SOL GELÉ ET VEINES BRULANTES
Yakutia is the coldest region in the northern hemisphere and the coldest in the world if the altitude is brought down to sea level. Winter lasts more than half the year, with temperatures that we dare not imagine. Permafrost, which covers one-fifth of the Earth's surface, refers to ground that is permanently frozen to a depth of several hundred metres. The active zone, or mollisol, is the thin crust that thaws for a few months in summer, barely 3 months in Yakutia.
The capital, Yakutsk, is built on a zone of permafrost. Because of the fragility of the ground created by the thawing of the ice, all the buildings in the city are built on solid concrete posts, sealed several meters deep.
As soon as we hit the road, I see flames on the shoulders of the road. No material seems to be burning. Here, they have to heat the ground before they can do any roadwork or pipe work!
Coal-fired power station
Our first day's drive takes us to Khandyga, a small town 8 hours drive from the capital. We are all surprised, not to say disconcerted, by the ugliness of a black and deserted city, contrasting with a snowy landscape. This dark atmosphere is quickly explained by the number of coal-fired heating plants, whose chimneys cyclically spit anthracite fumes.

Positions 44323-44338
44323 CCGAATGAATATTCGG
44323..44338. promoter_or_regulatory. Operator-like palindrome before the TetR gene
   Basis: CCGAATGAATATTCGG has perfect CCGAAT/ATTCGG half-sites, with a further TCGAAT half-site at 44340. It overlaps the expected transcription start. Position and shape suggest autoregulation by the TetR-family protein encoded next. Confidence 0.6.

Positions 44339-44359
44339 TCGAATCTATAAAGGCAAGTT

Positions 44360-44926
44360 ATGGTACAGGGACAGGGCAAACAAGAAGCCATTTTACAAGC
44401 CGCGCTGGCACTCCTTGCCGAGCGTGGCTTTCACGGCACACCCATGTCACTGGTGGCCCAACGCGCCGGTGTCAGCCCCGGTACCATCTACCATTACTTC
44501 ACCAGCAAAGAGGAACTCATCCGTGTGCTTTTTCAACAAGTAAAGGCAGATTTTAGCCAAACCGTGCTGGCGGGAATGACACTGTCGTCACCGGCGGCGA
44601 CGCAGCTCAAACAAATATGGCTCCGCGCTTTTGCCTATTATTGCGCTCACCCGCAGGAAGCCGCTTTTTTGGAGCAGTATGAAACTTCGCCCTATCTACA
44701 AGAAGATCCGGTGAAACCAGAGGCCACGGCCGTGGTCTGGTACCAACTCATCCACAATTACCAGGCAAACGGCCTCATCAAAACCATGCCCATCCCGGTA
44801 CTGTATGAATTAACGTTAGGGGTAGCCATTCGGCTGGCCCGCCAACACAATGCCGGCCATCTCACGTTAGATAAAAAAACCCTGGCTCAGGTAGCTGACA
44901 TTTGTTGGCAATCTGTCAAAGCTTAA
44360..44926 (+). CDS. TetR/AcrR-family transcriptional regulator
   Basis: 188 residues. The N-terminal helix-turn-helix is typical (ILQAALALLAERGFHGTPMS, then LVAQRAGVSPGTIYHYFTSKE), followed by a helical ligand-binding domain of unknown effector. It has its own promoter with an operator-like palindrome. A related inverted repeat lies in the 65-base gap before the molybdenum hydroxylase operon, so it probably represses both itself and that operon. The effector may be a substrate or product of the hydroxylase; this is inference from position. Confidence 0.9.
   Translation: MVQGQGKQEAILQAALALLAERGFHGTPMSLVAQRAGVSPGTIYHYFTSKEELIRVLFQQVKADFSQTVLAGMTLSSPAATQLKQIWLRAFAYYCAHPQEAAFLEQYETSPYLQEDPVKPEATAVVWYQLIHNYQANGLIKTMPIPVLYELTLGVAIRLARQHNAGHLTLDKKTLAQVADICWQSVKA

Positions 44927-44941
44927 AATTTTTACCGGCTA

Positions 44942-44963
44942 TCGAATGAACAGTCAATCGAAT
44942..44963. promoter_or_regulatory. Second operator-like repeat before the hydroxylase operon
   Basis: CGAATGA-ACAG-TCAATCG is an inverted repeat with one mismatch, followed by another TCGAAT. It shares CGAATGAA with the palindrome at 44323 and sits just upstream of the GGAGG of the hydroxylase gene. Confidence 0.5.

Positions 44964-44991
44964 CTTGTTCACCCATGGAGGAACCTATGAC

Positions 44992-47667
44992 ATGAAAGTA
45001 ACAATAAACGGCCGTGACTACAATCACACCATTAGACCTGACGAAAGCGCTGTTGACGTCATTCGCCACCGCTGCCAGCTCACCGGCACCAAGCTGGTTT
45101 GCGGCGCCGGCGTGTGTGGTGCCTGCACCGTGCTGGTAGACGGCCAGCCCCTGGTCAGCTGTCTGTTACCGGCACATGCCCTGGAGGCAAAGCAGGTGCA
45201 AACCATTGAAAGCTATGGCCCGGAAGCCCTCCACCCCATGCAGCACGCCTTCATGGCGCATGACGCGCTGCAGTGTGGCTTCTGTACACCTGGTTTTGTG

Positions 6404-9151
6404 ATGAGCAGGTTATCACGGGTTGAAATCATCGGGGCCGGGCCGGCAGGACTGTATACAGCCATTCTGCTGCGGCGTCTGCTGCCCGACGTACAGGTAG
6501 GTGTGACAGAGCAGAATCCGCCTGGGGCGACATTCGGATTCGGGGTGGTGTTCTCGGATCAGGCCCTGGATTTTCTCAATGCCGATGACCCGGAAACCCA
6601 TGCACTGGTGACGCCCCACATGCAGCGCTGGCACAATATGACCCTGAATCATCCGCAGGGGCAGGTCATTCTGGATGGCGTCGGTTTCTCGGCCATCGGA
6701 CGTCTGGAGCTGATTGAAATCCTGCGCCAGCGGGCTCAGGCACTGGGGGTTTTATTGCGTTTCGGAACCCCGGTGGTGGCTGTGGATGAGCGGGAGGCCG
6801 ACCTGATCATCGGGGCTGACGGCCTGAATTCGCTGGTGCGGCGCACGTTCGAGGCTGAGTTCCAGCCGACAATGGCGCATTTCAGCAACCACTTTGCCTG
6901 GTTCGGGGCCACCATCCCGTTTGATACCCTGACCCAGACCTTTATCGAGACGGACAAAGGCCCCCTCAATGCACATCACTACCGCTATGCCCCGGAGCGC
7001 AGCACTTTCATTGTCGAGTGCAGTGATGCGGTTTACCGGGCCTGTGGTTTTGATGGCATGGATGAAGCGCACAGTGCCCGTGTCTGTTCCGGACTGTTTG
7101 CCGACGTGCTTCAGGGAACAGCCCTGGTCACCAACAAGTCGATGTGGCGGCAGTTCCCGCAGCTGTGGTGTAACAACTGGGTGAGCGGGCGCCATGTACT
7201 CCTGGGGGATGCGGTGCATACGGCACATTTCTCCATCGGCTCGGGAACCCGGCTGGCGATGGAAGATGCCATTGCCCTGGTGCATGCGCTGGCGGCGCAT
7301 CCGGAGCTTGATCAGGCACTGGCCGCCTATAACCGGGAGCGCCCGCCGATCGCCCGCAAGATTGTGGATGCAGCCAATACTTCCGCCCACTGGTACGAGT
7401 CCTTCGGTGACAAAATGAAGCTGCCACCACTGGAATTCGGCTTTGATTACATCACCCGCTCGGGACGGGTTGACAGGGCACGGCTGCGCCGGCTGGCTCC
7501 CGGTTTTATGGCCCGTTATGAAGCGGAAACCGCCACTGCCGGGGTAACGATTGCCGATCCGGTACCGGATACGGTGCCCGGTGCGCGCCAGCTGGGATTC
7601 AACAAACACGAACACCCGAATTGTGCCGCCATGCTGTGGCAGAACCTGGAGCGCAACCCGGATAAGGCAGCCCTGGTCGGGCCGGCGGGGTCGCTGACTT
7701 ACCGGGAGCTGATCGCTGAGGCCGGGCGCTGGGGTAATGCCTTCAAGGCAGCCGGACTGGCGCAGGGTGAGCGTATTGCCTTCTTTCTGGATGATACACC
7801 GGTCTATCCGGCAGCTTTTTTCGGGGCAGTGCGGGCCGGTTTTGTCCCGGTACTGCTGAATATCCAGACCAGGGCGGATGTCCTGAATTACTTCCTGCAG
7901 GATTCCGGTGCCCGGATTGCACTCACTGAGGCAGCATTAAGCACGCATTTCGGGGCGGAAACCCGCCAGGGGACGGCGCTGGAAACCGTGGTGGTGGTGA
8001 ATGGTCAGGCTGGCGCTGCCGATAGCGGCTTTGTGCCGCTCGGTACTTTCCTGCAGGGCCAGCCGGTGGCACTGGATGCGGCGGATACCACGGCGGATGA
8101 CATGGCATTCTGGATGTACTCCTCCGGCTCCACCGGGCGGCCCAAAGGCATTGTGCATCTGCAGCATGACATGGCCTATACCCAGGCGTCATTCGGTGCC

The water, heated in these plants, is conveyed to the various dwellings via above-ground pipes, wrapped in a glass wool sleeve or surrounded by wooden boards. At street crossings, the water pipes are raised and evoke, with a little imagination, the porticoes of Shinto temples in Japan.
The heating installations are thus inseparable from the urban landscape. In addition to the many radiators abandoned in the streets (they sometimes serve as floor mats for doorsteps), it is impossible not to see the city's bowels, like so many veins in a human body.
Oimiakon, or the Cold Pole, -71.2 degrees.
After getting lost in the middle of the night, we arrive, after 17 hours of driving on an icy track, at the cold pole. The frost begins to attack the inside of the bus windows. Arrival in Oïmiakon, a small village of 500 inhabitants.
The lowest temperature was estimated at -71.2 degrees in 1926 by a Russian scientist. This record was almost broken on February 18 of that year with -71 degrees. I have many questions about the means of life of these inhabitants. How do they do it when the temperatures are at their lowest. Daily chores are reduced to a minimum. The most unusual life scene I have seen are the Iakut cows, which are given a "bra" to drink from the Indigirka River once a day (the Russian cows stay inside). This prevents the milk from freezing in the udder. On the other hand, in the summer, the temperature in this region is over 35 degrees Celsius, with clouds of mosquitoes!
Siberia, March 2013